Sudoku Rules

Sudoku puzzles have long been a regular feature on the puzzle pages of daily newspapers. But what are the rules and what does the abbreviation Sudoku mean?

The number-based puzzle game Sudoku enjoys unbroken popularity - which is certainly also due to the fact that the rules are fairly uncomplicated.

Sudoku: Rules for the popular grid puzzle

The game consists of many squares. As a rule, nine square fields form a larger field and nine of these larger fields form another square, which is the entire playing field. Some of the smallest square fields have numbers on them. Depending on the difficulty of the Sudoku, sometimes there are more, sometimes fewer numbers in the squares.

The goal of Sudoku is to fill all the empty squares with numbers. And to do so in such a way that the numbers 1 to 9 appear only once - in each column, in each row and in each of the nine small squares.

Simple rules, but not always easy to solve

But just because a game has few rules does not necessarily mean that it is easy. easy. There are different levels of difficulty in Sudoku puzzles. For example, if there are hardly any Sudoku puzzle, it can be quite complicated to fill in all the fields correctly. fields correctly.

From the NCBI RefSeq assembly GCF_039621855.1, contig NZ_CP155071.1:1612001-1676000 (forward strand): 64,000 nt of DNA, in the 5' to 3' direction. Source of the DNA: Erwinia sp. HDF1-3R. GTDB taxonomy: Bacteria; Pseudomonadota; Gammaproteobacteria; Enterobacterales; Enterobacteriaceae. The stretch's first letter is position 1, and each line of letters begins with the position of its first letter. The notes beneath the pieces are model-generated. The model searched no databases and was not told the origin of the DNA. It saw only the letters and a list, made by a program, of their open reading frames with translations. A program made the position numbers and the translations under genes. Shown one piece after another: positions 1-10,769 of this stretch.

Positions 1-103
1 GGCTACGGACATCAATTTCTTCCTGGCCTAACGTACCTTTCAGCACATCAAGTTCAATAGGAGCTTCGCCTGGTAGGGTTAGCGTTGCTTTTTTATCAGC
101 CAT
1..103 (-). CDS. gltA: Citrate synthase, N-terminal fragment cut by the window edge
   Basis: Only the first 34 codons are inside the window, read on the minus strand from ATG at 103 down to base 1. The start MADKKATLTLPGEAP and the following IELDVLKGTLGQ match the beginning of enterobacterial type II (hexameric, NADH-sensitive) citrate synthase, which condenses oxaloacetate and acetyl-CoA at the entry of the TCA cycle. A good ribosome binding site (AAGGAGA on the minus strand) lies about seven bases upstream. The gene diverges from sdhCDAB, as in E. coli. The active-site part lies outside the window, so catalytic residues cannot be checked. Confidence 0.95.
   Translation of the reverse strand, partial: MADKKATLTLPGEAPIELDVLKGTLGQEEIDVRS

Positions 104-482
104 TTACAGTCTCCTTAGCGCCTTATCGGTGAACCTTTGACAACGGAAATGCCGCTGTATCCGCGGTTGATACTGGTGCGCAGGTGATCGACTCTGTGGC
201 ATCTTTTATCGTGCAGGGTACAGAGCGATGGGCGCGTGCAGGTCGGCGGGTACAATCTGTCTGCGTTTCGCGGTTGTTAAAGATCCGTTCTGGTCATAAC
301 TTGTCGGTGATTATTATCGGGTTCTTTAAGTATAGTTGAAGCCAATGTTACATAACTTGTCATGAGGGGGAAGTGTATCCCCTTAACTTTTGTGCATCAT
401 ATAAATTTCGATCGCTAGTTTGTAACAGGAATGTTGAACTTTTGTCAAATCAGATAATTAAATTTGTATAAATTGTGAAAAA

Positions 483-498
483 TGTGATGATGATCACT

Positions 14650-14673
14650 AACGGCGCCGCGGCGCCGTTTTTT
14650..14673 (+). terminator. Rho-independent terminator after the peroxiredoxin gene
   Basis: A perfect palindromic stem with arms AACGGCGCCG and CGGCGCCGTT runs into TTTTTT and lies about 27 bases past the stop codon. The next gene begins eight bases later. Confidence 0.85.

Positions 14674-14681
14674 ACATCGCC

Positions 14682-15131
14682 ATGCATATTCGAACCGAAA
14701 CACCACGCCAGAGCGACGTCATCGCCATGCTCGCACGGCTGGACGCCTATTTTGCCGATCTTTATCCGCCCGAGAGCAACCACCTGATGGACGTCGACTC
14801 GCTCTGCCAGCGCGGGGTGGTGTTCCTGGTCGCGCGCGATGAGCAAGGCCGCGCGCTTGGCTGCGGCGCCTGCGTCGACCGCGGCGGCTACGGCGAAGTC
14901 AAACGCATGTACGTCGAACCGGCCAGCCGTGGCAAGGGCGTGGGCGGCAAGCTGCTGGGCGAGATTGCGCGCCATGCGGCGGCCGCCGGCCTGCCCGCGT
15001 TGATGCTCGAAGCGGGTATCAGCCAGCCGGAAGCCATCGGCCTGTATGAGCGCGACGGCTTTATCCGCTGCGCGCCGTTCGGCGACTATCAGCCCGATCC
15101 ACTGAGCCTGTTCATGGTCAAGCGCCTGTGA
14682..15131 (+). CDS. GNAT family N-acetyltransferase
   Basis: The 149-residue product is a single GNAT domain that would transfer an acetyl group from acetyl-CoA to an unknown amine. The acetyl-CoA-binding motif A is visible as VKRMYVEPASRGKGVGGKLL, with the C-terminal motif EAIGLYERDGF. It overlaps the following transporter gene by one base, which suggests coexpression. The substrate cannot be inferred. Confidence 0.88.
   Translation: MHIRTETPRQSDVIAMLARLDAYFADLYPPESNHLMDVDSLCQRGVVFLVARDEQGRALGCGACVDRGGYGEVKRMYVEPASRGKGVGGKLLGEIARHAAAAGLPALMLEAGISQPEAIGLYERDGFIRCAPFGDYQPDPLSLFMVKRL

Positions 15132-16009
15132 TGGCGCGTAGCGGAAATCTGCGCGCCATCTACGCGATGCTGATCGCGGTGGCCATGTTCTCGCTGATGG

Example: A quick introduction to Sudoku

At the beginning, it is important to recognise frequently occurring digits in Sudoku. Look carefully at all the columns and rows, then you will quickly see where the frequently represented number is still missing. Now look for the other numbers in a similar pattern.

Even though the Sudoku rules sound quite beginner-friendly, you may have to look at the grid longer in the beginning to find the solution. But don't worry: with time, you will develop an eye for Sudoku and will soon be able to move on to puzzles with a higher level of difficulty.

What is the meaning of the name Sudoku?

The Swiss mathematician and logician Leonhard Euler (1707-1783) is considered the inventor of a Sudoku precursor. The American Howard Garns is said to have developed the modern form of Sudoku and published it under the name "Number Place" from 1979. The Japanese Maki Kaji, on the other hand, gave his name to the world-famous brainteaser. Sudoku is the abbreviation for the Japanese phrase "Suji wa dokushin ni kagiru", which means "Numbers should be simple".

The Japanese Kaji gave the puzzle game its name in Japan in the 1980s; after the turn of the millennium, the game became very popular worldwide.